Strengthened response capacity, OCHA’s second strategic objective for 2006, is equally vital to the humanitarian reform process. The Humanitarian Response Review, ongoing evaluation of the tsunami, and real-time evaluations in Darfur, Sudan have provided us with valuable insights into the workings of the current response structure and possibilities for increasing its capacity and accountability. OCHA is therefore strengthening its support to sectoral capacity, as well as to the overall coordination of all humanitarian aspects of an emergency under the leadership of the Humanitarian Coordinator. The Office will focus on refining and developing response tools, targeted recruitment and training, and strengthened support for the Humanitarian Coordinators.

Working with governments on surge capacity and natural disaster response will also be a priority for 2006. Particularly, OCHA will work to improve and support the creation of regional natural disaster response networks. OCHA is exploring ways it can best support highly disaster-prone countries to implement better preparedness and response capacity as well as how best to mobilize response capacity within countries where the structures are already in place. OCHA is also strengthening its own capacity to address sudden onset emergencies and disasters through the expansion of the Surge Capacity Project into the Surge Capacity and Contingency Planning Section. Additional personnel and resources will enable OCHA to provide better support and response capability to HC/RCs and UNCTs by filling gaps at the onset of a new crisis or the intensification of an existing crisis.

OCHA’s third key objective is the strengthening of humanitarian financing, especially through the effective management of the upgraded Central Emergency Response Fund (CERF). Given the ERC’s responsibility for the upgraded CERF, OCHA will establish a small Unit that will service the CERF, support its implementation, advise the ERC on the best use of funds and ensure that funds are disbursed in a timely and efficient fashion.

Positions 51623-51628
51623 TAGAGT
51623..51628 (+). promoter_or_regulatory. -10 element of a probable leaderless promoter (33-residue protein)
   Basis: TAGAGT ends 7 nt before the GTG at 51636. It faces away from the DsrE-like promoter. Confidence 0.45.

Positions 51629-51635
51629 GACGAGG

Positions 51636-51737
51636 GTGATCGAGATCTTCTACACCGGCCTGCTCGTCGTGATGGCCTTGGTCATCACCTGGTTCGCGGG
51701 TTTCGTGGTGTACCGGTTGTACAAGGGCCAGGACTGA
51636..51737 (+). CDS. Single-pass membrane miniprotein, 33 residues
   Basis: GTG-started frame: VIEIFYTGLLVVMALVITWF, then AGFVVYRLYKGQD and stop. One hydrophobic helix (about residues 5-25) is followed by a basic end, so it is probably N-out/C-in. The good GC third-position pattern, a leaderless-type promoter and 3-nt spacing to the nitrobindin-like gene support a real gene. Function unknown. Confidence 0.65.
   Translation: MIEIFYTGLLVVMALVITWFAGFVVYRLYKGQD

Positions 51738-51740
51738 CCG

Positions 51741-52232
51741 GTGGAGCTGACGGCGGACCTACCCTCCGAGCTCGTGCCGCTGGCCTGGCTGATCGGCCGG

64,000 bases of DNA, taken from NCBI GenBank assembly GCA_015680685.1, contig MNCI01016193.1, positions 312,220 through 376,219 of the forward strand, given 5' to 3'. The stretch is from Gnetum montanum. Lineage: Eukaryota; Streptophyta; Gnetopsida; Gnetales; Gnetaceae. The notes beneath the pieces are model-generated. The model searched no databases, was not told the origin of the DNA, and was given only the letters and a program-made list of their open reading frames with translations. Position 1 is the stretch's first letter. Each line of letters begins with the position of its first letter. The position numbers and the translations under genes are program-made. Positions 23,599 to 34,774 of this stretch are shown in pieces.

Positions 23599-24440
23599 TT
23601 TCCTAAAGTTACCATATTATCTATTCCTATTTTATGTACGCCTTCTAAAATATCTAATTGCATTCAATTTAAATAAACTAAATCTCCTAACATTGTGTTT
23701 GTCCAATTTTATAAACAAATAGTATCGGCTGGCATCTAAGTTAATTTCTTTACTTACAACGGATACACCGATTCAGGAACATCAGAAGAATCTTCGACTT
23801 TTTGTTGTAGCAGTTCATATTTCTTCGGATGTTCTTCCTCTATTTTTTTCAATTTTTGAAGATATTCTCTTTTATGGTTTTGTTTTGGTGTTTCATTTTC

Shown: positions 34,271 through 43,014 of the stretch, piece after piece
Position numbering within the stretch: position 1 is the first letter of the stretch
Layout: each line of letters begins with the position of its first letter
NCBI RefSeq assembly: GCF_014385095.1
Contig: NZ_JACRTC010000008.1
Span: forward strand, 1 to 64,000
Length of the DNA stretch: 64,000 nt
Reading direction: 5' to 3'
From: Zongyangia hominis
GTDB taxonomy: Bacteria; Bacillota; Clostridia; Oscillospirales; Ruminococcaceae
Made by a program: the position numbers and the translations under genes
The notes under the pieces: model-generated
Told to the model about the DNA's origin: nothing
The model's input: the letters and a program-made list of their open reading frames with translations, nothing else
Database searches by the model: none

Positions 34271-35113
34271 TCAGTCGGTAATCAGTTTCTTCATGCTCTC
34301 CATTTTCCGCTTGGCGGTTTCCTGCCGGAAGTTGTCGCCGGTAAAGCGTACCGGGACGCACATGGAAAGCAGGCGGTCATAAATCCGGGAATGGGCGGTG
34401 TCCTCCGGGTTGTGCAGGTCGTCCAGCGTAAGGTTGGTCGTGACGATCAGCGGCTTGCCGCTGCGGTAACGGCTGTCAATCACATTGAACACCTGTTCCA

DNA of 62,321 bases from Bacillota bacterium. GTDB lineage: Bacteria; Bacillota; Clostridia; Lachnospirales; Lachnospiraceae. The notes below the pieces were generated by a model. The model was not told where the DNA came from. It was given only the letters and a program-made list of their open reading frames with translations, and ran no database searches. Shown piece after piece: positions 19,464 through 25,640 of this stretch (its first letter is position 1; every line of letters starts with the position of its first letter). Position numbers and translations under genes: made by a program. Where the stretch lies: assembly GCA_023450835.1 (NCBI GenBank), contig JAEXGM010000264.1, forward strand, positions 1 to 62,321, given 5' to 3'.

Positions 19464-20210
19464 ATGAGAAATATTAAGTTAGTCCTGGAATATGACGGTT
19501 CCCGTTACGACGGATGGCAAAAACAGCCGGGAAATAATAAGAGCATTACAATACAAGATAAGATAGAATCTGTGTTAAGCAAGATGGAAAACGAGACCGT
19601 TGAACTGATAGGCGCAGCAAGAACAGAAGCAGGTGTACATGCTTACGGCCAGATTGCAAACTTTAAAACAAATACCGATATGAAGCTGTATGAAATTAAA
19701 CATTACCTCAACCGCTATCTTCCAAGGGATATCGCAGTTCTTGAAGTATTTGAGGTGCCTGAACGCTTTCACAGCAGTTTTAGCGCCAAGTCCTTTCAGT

The ERC will be supported in analyzing developments on the ground, suggesting appropriate use of CERF funds, supporting HCs/RCs in the prioritization of projects, and reviewing grant proposals. OCHA will also identify funding gaps and requisite programmes that could benefit from CERF funding. CERF fund-raising efforts will focus on reaching the US$ 500 million goal and on traditional donors and the private sector, new initiatives that will be particularly labor-intensive in the medium-term. At the system level, OCHA support to the upgraded CERF will involve strengthening the CAP, especially in the area of under-funded emergencies, and strengthening the Financial Tracking System to include expenditure. Additionally in 2006, OCHA will continue to advocate for the full funding of the CAP.

OCHA’s fourth strategic objective in 2006 is strengthened information management tools. OCHA needs to serve effectively as a service hub for humanitarian information, including financial tracking and analysis. Along with the commitment to improved financial tracking mechanisms and OCHA’s ongoing strengthening of assessments for the CAP, 2006 will see the continued dissemination and improvement of information management tools throughout field locations. During 2005, OCHA’s information management work focused on two key areas: the creation of a mainstreamed information management capacity within OCHA’s field offices and the development of information management systems, applications and tools designed to improve OCHA’s information management service. As these structures to collect and disseminate information are strengthened, OCHA will also emphasize the analysis of information in order to better provide strategic advice to partners.

Additionally in 2006, OCHA plans to ensure that its field offices are in full compliance with UN security standards through upgrading facilities and providing training to all staff. To assist with this, OCHA has recently assigned a full-time Assistant Security Focal Point dedicated to providing full time support to OCHA offices on security issues, including Minimum Operating Security Standards and Minimum Operating Residential Security Standards upgrades.